Lloyd St. Bees Mite Resistant Stock: Varroa Sensitive Hygiene (VSH)
Updated: Feb 1
We often get asked what makes our bees mite resistant..
The answer is simple, varroa sensitive hygiene or VSH for short. VSH is not a breed, race or line of bees. It is simply a trait that all bees possess to a higher or lesser extent. By selecting for this trait over the years, we are able to increase the expression of the VSH trait in our bees. Bees that exhibit a high level of VSH target reproductive varroa mites under the capped brood cells and remove the pupae. This stops the varroa mite’s reproductive cycle. Since the foundress mite can only attempt to reproduce 2-4 times before running out of sperm, the mite eventually becomes non-productive. VSH bees only target reproductive mites and leave the non-reproductive mites alone. By doing this, the mite infestation decreases over time.
The VSH trait was first researched by Dr. Harbo at the USDA bee lab in Baton Rouge during the 1990’s. He found that bees that expressed this trait at a high level were able to survive untreated. To test bees for this behavior, he developed the VSH assay. This assay involves uncapping 100 capped brood cells that have been capped for 7-10 days.
This process is completed under a microscope to carefully inspect the interior of each cell and pupae. We select colonies for the assay that have not been treated for mites. If treated colonies are used, it will skew the results. During the inspection, the number of reproductive varroa mites, non-reproductive varroa mites and cells with no varroa mites are counted. Colonies with no varroa mites or only non-reproductive varroa mites are scored the highest. Any colony that is found to have 3 or more reproductive mites in the 100 cell sample is removed from the breeding program. We adopted Dr. Harbo’s VSH assay and scoring method into our breeding program here at Lloyd St. Bees. By using this assay, we have been selecting for VSH expression at the highest level, then using those colonies to make our queens, produce drones and make our artificially inseminated breeder queens.
We also perform an alcohol wash using a 300 bee sample on every colony in the operation during a one week period in August. These colonies have not received a mite treatment all season. While we don’t use this test as a marker of VSH, we do use it to pre-select colonies we want to perform the VSH assay on the following spring and to gauge how the breeding program is performing. To gauge the performance of the program, we take all our mite counts from this period and average the scores. These are our scores from the past three years:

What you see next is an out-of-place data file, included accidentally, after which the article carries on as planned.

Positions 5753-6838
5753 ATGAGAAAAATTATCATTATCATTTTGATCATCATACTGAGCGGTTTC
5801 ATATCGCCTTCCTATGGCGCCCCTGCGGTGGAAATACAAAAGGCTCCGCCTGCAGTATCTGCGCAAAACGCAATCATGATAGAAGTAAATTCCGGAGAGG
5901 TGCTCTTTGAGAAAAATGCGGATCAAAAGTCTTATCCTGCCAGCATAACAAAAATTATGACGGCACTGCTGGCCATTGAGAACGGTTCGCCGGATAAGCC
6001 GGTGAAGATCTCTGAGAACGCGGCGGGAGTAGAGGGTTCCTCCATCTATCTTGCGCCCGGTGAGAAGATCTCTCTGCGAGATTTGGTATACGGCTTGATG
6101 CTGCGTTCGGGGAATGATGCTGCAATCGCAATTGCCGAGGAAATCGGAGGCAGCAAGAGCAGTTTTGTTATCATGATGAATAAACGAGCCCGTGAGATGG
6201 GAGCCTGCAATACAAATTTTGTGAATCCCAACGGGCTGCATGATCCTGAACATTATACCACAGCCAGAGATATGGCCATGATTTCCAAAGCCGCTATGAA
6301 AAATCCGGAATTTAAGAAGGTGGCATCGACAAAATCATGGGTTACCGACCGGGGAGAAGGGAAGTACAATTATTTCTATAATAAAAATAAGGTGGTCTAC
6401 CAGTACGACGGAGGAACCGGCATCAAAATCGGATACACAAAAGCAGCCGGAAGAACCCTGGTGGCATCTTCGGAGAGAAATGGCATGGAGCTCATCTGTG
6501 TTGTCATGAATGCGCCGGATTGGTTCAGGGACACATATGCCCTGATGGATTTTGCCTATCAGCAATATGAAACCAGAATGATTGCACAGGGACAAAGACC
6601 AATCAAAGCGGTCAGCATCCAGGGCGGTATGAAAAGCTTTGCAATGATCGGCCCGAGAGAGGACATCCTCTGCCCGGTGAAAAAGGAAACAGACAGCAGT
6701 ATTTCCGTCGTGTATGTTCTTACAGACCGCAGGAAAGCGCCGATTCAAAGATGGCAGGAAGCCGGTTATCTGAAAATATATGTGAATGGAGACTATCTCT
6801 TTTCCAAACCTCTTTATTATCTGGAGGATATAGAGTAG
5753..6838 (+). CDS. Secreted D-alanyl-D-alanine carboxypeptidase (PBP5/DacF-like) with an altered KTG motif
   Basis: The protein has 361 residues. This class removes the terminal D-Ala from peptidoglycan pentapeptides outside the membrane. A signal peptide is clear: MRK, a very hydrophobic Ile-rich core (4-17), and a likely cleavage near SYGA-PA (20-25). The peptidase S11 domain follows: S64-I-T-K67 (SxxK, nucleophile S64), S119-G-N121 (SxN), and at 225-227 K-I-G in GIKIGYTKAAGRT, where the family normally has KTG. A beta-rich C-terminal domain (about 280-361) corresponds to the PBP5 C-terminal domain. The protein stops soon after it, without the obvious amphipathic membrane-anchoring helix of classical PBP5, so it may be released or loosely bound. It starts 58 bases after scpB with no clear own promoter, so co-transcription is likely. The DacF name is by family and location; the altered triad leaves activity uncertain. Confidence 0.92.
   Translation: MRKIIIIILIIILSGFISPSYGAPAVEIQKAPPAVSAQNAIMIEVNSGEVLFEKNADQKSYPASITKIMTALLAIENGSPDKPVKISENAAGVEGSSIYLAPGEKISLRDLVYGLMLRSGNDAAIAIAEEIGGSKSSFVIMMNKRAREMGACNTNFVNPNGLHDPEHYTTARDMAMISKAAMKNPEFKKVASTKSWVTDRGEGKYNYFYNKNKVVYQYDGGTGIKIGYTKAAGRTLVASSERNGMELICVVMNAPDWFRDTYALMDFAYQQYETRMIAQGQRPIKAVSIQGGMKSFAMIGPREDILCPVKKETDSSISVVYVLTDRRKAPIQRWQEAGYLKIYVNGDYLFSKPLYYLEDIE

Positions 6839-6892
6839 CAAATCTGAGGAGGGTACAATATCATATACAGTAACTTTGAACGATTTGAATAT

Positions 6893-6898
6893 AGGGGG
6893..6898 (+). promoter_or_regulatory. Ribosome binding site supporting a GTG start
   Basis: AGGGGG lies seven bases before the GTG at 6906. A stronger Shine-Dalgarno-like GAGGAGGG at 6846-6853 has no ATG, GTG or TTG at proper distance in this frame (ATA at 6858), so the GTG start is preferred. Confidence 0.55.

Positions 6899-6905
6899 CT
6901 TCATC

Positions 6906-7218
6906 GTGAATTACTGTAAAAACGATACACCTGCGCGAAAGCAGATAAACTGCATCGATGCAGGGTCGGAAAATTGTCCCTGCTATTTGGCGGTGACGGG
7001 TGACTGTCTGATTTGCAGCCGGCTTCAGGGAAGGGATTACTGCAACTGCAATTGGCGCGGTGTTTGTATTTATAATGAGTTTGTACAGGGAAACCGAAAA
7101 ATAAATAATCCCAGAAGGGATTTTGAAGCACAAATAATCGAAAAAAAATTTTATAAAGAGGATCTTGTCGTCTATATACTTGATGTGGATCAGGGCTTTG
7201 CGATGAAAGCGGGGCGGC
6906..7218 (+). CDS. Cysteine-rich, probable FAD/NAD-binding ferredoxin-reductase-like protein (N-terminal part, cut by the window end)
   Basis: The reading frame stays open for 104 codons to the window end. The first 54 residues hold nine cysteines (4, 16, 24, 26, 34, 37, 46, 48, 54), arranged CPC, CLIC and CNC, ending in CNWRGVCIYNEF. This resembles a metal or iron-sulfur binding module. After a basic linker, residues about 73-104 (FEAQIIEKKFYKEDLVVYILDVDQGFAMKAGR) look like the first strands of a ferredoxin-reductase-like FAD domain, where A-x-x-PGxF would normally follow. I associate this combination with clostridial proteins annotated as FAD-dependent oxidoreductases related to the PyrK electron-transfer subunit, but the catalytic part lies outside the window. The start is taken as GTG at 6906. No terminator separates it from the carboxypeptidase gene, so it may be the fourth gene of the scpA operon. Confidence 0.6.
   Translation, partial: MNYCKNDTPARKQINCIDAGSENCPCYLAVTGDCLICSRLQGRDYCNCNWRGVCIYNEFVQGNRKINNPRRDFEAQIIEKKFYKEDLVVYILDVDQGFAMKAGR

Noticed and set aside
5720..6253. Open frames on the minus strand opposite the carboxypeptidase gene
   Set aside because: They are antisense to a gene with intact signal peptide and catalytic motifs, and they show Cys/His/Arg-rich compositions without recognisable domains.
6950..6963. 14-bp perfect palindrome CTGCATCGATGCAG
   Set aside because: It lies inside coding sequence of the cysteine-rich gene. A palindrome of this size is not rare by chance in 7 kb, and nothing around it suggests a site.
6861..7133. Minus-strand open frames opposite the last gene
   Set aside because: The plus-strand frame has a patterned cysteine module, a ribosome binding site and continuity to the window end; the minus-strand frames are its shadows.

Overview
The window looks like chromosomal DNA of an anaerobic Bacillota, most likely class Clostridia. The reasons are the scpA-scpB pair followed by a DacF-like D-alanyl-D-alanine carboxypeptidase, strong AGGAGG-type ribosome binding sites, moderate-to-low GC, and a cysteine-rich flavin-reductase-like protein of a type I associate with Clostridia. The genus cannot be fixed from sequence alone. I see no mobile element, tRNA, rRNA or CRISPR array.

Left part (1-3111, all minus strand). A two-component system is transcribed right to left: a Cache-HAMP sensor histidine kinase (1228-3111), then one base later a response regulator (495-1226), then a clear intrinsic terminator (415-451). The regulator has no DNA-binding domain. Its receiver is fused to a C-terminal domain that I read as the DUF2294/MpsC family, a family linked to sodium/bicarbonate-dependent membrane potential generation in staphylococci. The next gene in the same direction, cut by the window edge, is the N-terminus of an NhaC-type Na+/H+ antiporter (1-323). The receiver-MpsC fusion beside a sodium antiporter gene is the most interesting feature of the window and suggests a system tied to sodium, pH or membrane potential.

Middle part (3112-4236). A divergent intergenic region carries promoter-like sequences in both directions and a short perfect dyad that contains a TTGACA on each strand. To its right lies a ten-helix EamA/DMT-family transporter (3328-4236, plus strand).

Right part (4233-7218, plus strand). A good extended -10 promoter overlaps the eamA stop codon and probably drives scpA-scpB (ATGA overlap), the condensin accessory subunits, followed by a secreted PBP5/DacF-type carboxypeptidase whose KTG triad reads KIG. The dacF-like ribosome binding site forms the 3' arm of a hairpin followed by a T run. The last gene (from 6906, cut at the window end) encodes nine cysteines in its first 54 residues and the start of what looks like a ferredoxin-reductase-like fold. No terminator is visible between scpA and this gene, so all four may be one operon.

2020 – 8 mites out of a 300 bee sample
2021 - 4 mites out of a 300 bee sample
2022 – 2 mites out of a 300 bee sample
The fact that mite counts have continued to drop the past three years showcases that we are moving in a positive direction toward high mite resistance. The mite testing also allows us to see what colonies are above the mite threshold that we have determined will need to be treated. For the 2022 season, 79% of our colonies went into winter not requiring treatment all year. We treated the remaining 21% of the colonies because we believe that no colony should suffer, and they can be re-queened or used to make queen mating nucs in the spring.
We want to thank Dr. Harbo for his research into VSH and for being kind enough to patiently answer all our questions while we learned his VSH assay and about the process of the VSH trait. If you want to learn more about the VSH assay Dr. Harbo created, check out this paper!
Thanks for supporting local beekeeping,
Lloyd St. Bees